• Yamaha Presence: Yamaha offers a similar technology on some of its home theater receivers called Presence. This surround sound scheme also employs the addition of two front height speakers to add a full surround experience from the front and above the listening position.
  • Audyssey DSX: Audyssey, a company well-known for its speaker setup, room correction, and sound processing software, offers DSX (Dynamic Surround Expansion). like Dolby Pro Logic IIz and Yamaha Presence, DSX adds front vertical-height speakers, but, in a twist, it also provides for left/right wide speakers positioned between the front left and right and surrounds left and right speakers.
  • DTS Neo:X: In a similar fashion as the Dolby's ProLogic IIz surround sound format, which provides both height channel enhancement, DTS offers an 11.1 channel surround sound format that they have labeled DTS Neo:X. DTS Neo:X is designed to look for cues already present in stereo, 5.1 or 7.1 channel soundtracks and places those cues within front height and wide channels that are distributed to added front height and rear height speakers, enabling a more enveloping "3D" sound listening environment.
  • Dolby Atmos: The concept of adding vertical height to the surround sound experience takes another leap. Whereas Dolby Pro-Logic IIz just adds vertical height to existing 5.1 or 7.1 channel content (and only to the front sound field), Dolby Atmos is an encoding/decoding system at allows vertical height sound components to be placed in multiple locations within a soundtrack during the recording and mixing process.
  • DTS:X: DTS:X has also come up with an immersive, object-based surround sound format that is a competitor to Dolby Atmos.
  • DTS Virtual:X: DTS Virtual:X is an interesting surround sound processing format in that actually projects a height/overhead soundfield without the need to add extra speakers. Instead, using complex algorithms, it fools your ears into hearing height, overhead, and even rear surround sound depending on how it is implemented in a sound bar or home theater receiver.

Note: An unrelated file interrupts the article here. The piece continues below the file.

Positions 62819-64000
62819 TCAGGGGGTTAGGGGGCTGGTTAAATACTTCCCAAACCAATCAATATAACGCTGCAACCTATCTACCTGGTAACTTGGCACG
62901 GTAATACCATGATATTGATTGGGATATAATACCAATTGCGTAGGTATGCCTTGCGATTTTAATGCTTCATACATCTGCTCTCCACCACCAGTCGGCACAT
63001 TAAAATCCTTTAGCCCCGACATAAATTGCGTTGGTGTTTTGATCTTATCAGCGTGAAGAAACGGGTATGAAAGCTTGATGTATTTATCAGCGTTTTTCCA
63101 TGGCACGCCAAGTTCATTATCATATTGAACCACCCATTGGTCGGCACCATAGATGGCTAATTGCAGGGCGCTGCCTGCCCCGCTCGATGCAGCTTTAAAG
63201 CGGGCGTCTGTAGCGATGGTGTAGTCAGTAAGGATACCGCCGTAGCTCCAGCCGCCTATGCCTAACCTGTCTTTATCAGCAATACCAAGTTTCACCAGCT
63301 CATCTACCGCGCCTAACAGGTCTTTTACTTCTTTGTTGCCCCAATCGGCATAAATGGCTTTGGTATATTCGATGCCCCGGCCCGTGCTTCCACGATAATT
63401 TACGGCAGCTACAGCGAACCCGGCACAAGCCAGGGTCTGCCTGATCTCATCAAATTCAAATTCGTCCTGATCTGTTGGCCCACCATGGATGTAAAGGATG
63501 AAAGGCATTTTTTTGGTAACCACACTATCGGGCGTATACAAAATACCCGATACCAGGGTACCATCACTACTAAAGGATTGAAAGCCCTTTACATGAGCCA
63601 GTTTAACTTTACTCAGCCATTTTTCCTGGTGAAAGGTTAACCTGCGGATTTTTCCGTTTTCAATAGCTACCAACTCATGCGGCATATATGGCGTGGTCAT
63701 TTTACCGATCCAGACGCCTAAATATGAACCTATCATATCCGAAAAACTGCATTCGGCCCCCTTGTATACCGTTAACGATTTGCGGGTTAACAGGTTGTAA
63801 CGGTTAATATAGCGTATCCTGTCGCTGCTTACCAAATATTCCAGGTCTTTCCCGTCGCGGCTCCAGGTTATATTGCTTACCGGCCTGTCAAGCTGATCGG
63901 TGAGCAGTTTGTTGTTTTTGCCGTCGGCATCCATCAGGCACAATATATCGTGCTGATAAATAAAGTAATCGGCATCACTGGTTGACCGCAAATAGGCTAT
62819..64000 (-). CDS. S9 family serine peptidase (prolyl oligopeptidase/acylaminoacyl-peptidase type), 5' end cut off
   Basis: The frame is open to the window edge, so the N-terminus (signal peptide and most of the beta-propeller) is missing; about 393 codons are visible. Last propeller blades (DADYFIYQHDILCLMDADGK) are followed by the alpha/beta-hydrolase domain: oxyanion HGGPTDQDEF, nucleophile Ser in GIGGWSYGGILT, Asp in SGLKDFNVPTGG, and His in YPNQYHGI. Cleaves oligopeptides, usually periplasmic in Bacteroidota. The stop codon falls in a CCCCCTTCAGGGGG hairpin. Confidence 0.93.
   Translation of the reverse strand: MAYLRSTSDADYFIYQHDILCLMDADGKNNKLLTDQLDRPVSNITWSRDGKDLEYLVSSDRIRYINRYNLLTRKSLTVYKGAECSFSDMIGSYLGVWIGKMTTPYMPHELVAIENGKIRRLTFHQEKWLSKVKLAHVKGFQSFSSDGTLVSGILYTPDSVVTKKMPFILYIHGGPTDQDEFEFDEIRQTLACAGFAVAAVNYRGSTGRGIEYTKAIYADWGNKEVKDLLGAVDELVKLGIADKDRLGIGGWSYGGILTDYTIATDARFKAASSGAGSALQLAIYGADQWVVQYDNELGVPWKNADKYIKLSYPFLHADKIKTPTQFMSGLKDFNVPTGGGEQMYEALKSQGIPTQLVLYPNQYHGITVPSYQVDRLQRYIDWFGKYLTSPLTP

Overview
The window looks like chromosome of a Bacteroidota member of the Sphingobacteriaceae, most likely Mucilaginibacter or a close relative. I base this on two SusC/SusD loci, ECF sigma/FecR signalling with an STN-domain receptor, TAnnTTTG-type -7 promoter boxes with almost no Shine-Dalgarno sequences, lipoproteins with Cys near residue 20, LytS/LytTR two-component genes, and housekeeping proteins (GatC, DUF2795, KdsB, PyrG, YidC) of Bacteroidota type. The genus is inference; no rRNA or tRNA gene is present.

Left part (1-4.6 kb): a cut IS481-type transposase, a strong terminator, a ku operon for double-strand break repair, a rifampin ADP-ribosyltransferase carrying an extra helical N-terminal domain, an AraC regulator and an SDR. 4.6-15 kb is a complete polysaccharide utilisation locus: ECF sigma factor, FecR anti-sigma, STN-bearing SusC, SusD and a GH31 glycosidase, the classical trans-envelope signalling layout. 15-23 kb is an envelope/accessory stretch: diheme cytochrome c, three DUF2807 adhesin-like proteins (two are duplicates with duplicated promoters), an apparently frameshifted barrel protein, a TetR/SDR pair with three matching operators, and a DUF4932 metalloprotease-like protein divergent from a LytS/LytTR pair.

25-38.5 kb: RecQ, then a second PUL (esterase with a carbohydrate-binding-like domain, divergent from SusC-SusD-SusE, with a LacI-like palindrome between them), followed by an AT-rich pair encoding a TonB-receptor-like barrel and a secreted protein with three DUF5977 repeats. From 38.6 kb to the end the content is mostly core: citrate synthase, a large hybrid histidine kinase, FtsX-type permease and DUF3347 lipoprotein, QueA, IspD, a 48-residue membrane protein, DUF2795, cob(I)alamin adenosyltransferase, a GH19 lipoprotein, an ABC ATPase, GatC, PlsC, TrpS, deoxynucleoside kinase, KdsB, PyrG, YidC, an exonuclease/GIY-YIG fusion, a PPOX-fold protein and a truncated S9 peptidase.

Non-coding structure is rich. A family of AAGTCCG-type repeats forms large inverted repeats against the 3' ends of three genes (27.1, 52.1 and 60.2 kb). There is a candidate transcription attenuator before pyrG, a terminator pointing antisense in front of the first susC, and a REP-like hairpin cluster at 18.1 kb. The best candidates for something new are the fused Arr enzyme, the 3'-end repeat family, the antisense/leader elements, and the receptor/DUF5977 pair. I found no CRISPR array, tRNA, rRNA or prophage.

• AURO 3D Audio: Auro 3D is a channel-based surround sound system in which sound can be recorded, mixed, and reproduced in three layers. First, there is a traditional 5.1 channel layer, Next, a 5 channel height layer (placed slightly above the listening position) is added, and finally, there is a single top-layer (referred to as VOG or the "Voice of God"). In addition to home theater set-ups, this system can be adapted for headphone or in-car use.

The Bottom Line

You are probably asking yourself, "Is my current home theater receiver obsolete if it doesn't offer any of these technologies?". The short answer is "NO". If you have a 5.1 channel system, good speakers and good speaker placement go a long way to providing a good surround sound experience.

It wouldn't be recommended to replace a home theater receiver just to get the ability to add two more front or side speakers. Other things, such the ability to perform Dolby TrueHD/DTS-HD Master Audio decoding and HDMI connectivity would be a more logical reason to upgrade. However, if the receiver you are considering also has Dolby Pro Logic IIz or any of the other technologies mentioned above, that is definitely an added bonus, provided you commit for any added speaker layout requirements.